Crested Caracaras (Caracara cheriway) taking the sun at the Brazoria Wildlife Refuge
Despite neither appearing nor behaving precisely like a falcon, the crested caracara is considered a member of the falcon family. Resident in Florida, Texas, and Arizona, its range extends southward through Mexico into tropical areas of Central and South America. Its name, Caracara, may be an anglicization of the Guarani Indian traro-traro: an imitation of the unusual rattling sound the bird makes when agitated.
Often referred to as a Mexican eagle, the caracara is thought to be the bird originally depicted on the national emblem and flag of Mexico before being replaced by the golden eagle.
To pass through a fire-ravaged world — eyes stinging in the smoky haze; feet sinking and twisting in the soft and shifting ash; lips tight against bitter, blowing grit — is to risk being consumed by irrational certainties: convinced, perhaps, that such desolation, such destruction, will last forever. Even when burns scheduled for prairie management have been carefully planned and implemented with precision, the sight of the bleak and apparently lifeless land sears the mind as surely as the earth itself has been seared.
Brazoria National Wildlife Refuge, February 2, 2017
After weeks of fruitless horizon-scanning and radar-consulting, the roiling smoke plume rising over the southwestern horizon seemed promising. Before long, I’d found confirmation: a scheduled burn at the Brazoria Wildlife Refuge was underway, and the section being burned would be accessible by road.
I’d been hoping to visit a native prairie after a prescribed burn, and my opportunity had arrived. The January 31 burn, carried out under the supervision of the Texas Mid-Coast fire crew on 515 acres of land, would be accessible via Hoskins Mound Road, my usual route to the Brazoria refuge.
When I arrived at the refuge on February 2, a portion of the world I’d known there appeared to have been obliterated.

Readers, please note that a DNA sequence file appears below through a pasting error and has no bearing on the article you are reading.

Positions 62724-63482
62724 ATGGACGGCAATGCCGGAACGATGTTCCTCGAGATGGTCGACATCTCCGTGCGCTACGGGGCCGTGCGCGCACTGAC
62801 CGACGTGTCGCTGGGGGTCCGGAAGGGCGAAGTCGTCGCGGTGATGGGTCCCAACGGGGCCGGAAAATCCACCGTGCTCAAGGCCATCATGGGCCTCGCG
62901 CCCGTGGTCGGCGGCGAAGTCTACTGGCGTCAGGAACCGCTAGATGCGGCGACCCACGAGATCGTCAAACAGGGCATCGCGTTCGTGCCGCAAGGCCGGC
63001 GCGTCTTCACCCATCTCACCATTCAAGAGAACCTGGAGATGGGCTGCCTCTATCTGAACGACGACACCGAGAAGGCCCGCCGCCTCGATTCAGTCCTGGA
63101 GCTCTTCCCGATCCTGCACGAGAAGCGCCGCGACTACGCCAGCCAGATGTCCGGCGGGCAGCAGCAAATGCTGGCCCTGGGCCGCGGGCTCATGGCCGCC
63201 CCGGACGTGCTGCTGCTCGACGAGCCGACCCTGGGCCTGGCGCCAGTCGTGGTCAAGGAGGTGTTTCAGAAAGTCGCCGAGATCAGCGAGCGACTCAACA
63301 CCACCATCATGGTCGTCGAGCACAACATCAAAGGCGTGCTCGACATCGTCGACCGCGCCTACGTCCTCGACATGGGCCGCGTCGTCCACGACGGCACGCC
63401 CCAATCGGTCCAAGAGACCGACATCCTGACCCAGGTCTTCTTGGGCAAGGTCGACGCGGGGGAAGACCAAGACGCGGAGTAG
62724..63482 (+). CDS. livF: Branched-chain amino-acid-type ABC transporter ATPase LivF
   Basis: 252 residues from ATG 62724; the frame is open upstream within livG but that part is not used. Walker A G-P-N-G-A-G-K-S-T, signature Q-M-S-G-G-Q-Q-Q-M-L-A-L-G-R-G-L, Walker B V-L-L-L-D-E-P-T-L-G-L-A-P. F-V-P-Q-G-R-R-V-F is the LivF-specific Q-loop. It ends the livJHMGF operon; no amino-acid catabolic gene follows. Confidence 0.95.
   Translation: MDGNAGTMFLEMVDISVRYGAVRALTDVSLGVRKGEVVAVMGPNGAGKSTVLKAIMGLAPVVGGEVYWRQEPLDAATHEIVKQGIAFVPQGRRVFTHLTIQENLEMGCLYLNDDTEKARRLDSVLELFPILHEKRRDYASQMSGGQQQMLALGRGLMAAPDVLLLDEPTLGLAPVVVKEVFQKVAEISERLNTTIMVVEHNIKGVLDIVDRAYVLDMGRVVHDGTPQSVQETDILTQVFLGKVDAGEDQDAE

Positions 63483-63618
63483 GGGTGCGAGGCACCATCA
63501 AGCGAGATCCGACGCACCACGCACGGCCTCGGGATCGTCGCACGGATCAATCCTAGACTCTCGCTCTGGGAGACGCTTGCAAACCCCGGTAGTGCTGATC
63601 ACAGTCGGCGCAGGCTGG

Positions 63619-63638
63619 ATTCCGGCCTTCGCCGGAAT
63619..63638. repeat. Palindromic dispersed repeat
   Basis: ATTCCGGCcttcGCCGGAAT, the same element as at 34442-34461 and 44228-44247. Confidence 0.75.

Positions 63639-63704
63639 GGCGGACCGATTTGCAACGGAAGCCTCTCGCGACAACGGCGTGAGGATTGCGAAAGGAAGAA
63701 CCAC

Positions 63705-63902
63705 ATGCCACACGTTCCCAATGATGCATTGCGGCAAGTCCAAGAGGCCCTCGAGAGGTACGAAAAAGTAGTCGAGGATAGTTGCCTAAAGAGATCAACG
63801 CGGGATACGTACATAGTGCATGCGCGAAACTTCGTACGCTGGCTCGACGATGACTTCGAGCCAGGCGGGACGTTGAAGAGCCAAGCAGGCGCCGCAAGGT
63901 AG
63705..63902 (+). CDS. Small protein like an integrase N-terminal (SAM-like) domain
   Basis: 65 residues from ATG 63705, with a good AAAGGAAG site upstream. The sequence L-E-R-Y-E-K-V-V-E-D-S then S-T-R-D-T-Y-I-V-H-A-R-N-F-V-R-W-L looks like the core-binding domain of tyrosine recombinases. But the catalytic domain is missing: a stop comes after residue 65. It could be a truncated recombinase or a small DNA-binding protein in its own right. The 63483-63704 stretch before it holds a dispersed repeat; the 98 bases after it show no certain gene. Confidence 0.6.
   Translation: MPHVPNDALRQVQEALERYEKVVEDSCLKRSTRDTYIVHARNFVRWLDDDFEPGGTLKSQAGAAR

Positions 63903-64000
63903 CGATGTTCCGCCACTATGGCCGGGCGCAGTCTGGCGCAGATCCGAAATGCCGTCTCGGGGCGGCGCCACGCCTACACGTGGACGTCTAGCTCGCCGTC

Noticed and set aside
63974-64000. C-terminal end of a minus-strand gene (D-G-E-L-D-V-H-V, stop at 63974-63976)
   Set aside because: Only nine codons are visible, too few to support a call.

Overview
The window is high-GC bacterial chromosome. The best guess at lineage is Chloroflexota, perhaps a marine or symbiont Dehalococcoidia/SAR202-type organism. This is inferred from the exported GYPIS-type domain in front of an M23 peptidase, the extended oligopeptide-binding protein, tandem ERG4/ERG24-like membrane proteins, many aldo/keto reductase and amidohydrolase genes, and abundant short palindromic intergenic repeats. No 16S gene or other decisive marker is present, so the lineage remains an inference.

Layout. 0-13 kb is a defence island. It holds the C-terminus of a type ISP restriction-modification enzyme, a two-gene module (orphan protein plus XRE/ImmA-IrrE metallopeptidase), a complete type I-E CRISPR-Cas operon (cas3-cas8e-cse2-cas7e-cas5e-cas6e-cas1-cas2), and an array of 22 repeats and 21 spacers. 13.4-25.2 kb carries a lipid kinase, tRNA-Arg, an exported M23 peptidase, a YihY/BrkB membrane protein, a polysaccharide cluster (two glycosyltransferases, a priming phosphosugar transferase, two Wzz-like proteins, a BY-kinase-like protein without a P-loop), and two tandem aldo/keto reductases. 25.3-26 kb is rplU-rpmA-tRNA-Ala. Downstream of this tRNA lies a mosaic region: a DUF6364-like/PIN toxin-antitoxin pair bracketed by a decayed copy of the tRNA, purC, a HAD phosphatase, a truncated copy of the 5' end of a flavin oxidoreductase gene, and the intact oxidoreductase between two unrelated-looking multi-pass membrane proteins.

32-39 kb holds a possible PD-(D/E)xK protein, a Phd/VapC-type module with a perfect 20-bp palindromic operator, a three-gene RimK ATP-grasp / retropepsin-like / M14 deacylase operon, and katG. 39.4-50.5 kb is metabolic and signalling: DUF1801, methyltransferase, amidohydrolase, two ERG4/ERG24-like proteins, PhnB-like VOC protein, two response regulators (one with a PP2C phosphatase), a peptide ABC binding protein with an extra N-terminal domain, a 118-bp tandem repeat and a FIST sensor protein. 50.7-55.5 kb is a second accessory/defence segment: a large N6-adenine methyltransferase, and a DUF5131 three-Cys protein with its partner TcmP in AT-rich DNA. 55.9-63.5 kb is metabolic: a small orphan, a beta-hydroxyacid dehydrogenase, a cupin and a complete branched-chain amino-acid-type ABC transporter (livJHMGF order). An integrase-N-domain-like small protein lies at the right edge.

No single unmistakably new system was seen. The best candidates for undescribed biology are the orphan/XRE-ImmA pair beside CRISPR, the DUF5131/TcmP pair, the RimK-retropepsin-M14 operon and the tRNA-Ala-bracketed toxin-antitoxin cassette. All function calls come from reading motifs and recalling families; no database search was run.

Sandhill cranes ~ Brazoria County, Texas
I call my wife outdoors to have her listen,
to turn her ears upward, beyond the cloud-veiled
sky where the moon dances thin light,
to tell her, “Don’t hear the cars on the freeway—
it’s not the truck-rumble. It is and is not
the sirens.” She stands there, on deck
a rocking boat, wanting to please the captain
who would have her hear the inaudible.
Her eyes, so blue the day sky is envious,
fix blackly on me, her mouth poised on question
like a stone. But, she hears, after all.
January on the Gulf,
warm wind washing over us,
we stand chilled in the winter of those voices.
“The Cranes, Texas January” ~ Mark Sanders
Rough, raw — nearly indescribable — the sound of their call alerts me to their presence. On the open prairie, they tease even the most dedicated seeker, bobbing and bending among the grasses: oblivious to our longings.
Still, they comfort. Their hidden voices echo grace and beauty; the rhythms of their beating wings carry on the wind. “Listen,” they seem to say. “We have come, and soon will leave, but for this time, we offer you our world.”
Comments always are welcome. Unless otherwise noted, photos are mine. Thanks to reader Bob Freeman, who pointed me to the poem.
Roseate spoonbill at Olney Pond
(click for greater clarity)
The morning seemed unusually quiet. At the edge of Olney Pond, a single spoonbill stirred the water, swinging its bill with a pendulum-like rhythm: shrimp, fish; shrimp, fish; shrimp, fish. Glossy ibis, long-billed and svelte, picked over their sandbar like latecomers to brunch. Only the stilts, hidden among the rushes and reeds, shredded the silence with their sharp, clean yips of warning and complaint.
In the rising heat, clouds bubbled and built before bending to the will of the winds. Distracted by their shifting shapes, I barely noted the soft, muted sound behind me. Then, I heard it again: the sound of a pillowcase being snapped and shaken out before being pinned to a clothesline.
While considering the possibilities — Alligator? Hunter? Frogs? — I heard the sound again: closer this time, and more resonant. Suddenly, with a fluttering of wings and loud, croaking cries, a great egret dressed in breeding plumage landed at the edge of the pond.
Mr. Grumpy (click image to enlarge)
If his verse is any indication, Ogden Nash met his own grumpy grackle, and wasn’t particularly impressed:
The grackle’s voice is less than mellow,
his heart is black, his eye is yellow.
He bullies more attractive birds
with hoodlum deeds and vulgar words,
and should a human interfere,
attacks that human in the rear.
I cannot help but deem the grackle
an ornithological debacle.
Despite Nash’s characterization, the grackle I came to know as Mr. Grumpy didn’t seem inclined toward bullying or attacks. Though loud, impertinent, and insistent, he wasn’t at all aggressive. He only wanted to be noticed: preferably by a female of his own species. That hunger for attention and approval appeared to lie near the heart of his aggravation. Continue reading